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convivial

[kuh n-viv-ee-uh l]
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adjective
  1. friendly; agreeable: a convivial atmosphere.
  2. fond of feasting, drinking, and merry company; jovial.
  3. of or befitting a feast; festive.
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Origin of convivial

1660–70; < Late Latin convīviālis festal, equivalent to Latin convīvi(um) feast (convīv(ere) to live together, dine together (con- con- + vīvere to live) + -ium -ium) + -ālis -al1
Related formscon·viv·i·al·ist, nouncon·viv·i·al·i·ty, nouncon·viv·i·al·ly, adverbnon·con·viv·i·al, adjectivenon·con·viv·i·al·ly, adverbnon·con·viv·i·al·i·ty, noun

Synonyms

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1. sociable, companionable, genial.
Dictionary.com Unabridged Based on the Random House Unabridged Dictionary, © Random House, Inc. 2018

Examples from the Web for convivially

Historical Examples

  • As late as August 1864, on the visit to Halifax of some Canadian delegates, he had been convivially eloquent in favour of union.

    The Tribune of Nova Scotia

    W. L. (William Lawson) Grant

  • "Have a peach," he said convivially, laying an enormous Late Crawford on the corner of the desk.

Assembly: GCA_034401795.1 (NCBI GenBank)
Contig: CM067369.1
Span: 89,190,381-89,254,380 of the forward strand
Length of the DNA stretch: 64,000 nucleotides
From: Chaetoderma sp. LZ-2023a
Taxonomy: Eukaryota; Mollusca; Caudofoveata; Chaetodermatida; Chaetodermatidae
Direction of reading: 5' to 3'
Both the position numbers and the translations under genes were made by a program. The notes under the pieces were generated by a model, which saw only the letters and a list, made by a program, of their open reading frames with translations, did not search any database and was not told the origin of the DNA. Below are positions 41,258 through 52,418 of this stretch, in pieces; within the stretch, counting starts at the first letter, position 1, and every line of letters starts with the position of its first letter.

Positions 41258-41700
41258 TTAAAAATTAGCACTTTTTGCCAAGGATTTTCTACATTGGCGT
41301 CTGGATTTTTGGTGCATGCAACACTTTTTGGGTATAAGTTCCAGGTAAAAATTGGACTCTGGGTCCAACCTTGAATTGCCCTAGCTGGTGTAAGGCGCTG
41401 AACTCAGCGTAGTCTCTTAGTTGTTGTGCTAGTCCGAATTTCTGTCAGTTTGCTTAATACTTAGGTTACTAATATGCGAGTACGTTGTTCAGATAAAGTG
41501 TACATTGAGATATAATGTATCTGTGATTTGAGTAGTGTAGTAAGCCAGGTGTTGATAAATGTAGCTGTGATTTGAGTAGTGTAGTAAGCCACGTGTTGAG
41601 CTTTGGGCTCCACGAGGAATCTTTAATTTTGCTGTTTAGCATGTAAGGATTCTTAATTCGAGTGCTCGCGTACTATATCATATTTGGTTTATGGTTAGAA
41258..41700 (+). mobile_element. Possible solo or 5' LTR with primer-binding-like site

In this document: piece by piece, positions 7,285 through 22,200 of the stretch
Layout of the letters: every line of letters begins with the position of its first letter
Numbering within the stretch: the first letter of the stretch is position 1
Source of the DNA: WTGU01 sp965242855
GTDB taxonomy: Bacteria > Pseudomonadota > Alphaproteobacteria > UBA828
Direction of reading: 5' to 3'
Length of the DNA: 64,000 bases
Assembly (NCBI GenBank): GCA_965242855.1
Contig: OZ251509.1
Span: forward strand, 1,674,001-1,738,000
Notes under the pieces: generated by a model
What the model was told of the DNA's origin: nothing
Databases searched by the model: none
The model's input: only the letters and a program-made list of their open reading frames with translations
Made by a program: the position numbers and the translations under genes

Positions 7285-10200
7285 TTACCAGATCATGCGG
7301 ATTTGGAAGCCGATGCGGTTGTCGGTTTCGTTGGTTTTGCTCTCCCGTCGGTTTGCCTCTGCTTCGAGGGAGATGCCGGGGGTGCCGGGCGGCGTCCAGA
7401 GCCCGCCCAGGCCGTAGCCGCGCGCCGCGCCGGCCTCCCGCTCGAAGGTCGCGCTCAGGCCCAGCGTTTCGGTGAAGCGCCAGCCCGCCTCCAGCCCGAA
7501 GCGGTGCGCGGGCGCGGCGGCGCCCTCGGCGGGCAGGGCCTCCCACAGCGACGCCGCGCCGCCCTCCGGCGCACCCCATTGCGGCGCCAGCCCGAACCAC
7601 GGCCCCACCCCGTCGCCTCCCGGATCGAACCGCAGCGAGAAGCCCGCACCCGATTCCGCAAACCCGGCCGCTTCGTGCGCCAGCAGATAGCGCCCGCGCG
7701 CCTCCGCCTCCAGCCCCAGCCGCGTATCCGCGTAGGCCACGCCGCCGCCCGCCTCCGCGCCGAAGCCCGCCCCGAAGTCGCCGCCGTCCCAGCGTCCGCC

British Dictionary definitions for convivially

convivial

adjective
  1. sociable; jovial or festivea convivial atmosphere
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Derived Formsconvivialist, nounconviviality, nounconvivially, adverb

Word Origin

C17: from Late Latin convīviālis pertaining to a feast, from Latin convīvium, a living together, banquet, from vīvere to live
Collins English Dictionary - Complete & Unabridged 2012 Digital Edition © William Collins Sons & Co. Ltd. 1979, 1986 © HarperCollins Publishers 1998, 2000, 2003, 2005, 2006, 2007, 2009, 2012

Word Origin and History for convivially

convivial

adj.

1660s, "pertaining to a feast," from Late Latin convivialis, from Latin convivium "a feast," from convivere "to carouse together," from com- "together" (see com-) + vivere "to live" (see vital). Meaning "sociable" is from 18c. Related: Conviviality.

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Online Etymology Dictionary, © 2010 Douglas Harper